Me personally I'm of the alternate extra loan payment and car parts way of thinking. If you can come up with a similar amount to pay off loans as you spend on wheels this year then I'd say go for it. This way you are living life now and reducing debt quicker. If not you need to really think about it before buy want items.
 

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If you are paying 7-10% plz look into consolidation, you can probably get them down to about 4%.
It really depends on what types of loans they are. About $25k of my debt was govt and I could only get it to something like 6.5% AFTER consolidation. The private ones really just depends on your situation. Banks don't really care to give people lower interest rate on unsecured debt (no house, expensive cars, etc...). You also can't consolidate govt and private loans either...

Having the amount of debt others are talking about here is actually quite normal in the engineering world. Some people land decent gigs after graduating, while others get stuck in $50-$60k/yr jobs for awhile. Living in a city, rent, and that school debt leaves you with not much to spare... People don't tell you before college how hard it is to have that debt and only make $50k a year. If I didn't land on some good opportunities I'd still have most of that debt festering yet.


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Discussion Starter #16
It really depends on what types of loans they are. About $25k of my debt was govt and I could only get it to something like 6.5% AFTER consolidation. The private ones really just depends on your situation. Banks don't really care to give people lower interest rate on unsecured debt (no house, expensive cars, etc...). You also can't consolidate govt and private loans either...

Having the amount of debt others are talking about here is actually quite normal in the engineering world. Some people land decent gigs after graduating, while others get stuck in $50-$60k/yr jobs for awhile. Living in a city, rent, and that school debt leaves you with not much to spare... People don't tell you before college how hard it is to have that debt and only make $50k a year. If I didn't land on some good opportunities I'd still have most of that debt festering yet.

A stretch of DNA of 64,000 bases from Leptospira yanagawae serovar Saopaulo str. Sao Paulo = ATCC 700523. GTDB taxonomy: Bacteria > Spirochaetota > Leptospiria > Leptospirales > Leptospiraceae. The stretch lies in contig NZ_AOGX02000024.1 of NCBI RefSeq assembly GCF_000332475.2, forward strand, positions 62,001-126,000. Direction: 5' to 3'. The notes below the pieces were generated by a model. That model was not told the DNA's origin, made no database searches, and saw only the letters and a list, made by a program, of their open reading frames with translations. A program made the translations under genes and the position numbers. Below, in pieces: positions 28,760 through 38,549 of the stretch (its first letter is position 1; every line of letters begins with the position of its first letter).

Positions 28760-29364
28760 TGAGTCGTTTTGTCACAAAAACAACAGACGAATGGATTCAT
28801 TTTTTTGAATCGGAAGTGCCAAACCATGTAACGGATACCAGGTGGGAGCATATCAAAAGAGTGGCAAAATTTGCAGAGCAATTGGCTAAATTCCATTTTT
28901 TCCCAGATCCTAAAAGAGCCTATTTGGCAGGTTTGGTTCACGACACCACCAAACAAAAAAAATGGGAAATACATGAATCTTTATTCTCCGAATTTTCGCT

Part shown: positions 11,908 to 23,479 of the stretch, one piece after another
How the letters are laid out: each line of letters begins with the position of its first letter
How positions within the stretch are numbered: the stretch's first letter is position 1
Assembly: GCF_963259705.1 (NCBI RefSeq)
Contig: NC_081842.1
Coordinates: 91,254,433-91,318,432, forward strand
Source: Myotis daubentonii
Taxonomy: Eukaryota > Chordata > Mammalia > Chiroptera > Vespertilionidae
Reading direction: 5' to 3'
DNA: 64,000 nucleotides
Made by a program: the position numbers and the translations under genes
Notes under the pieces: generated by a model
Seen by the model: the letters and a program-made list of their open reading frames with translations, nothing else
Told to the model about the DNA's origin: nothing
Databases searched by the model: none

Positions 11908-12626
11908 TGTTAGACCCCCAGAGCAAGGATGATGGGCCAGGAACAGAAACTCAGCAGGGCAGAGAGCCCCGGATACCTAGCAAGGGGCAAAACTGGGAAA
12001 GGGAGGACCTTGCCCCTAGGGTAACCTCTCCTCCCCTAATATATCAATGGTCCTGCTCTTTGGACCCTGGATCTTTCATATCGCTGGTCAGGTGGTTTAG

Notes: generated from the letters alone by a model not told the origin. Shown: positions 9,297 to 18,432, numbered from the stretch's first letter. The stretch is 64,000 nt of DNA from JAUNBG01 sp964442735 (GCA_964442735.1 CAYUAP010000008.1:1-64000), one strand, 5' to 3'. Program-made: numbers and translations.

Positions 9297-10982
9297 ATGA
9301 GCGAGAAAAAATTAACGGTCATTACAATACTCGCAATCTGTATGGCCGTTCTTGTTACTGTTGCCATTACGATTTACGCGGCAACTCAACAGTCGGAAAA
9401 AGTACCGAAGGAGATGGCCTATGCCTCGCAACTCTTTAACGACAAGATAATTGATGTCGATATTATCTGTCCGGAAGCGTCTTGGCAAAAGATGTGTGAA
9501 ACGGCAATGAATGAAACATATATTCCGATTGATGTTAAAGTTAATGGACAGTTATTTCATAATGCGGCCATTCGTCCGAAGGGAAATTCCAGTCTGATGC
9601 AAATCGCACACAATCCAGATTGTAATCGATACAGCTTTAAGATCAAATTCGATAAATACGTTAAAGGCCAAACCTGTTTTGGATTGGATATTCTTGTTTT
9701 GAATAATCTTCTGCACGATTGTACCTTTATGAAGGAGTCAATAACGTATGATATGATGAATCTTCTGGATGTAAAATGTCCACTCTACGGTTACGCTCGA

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were 2 years out now and i think 95% of my classmates are making between 50k-60k. i think thats the difference between east coast and west coast, engineers seam to make a lot more on the west coast.
 

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Make a budget and resist temptation is all I can say. The more you can put into your student loans now the more you will save in the end. The interest rates are ridiculous and you'll save thousands by knocking down your principal early on. What I do is budget a certain amount per month for my loan payment and try to make that more than the minimum payment. In my case I set that budget to twice my minimum, but I know a lot of people have a worse situation than I do. Choose whatever extra amount still gives you some savings at the end of the month. Since I have 4 loans (one for each year), I apply the minimum amount required to each and then throw the leftover budgeted amount to the loan with the highest interest rate. If all of your loans have the same interest rate, throw the extra money onto the loan with the lowest balance (that will give you a quick feeling of reward as you close it out). Using this method I've already payed out and closed one of my loans within 1.5 years of graduating. Throw whatever is leftover into a savings account and use that to splurge on car parts when you have a comfortable amount saved up. I know it sucks not being able to do up the car right away like many awesome builds here on the forum, I'm in the same boat!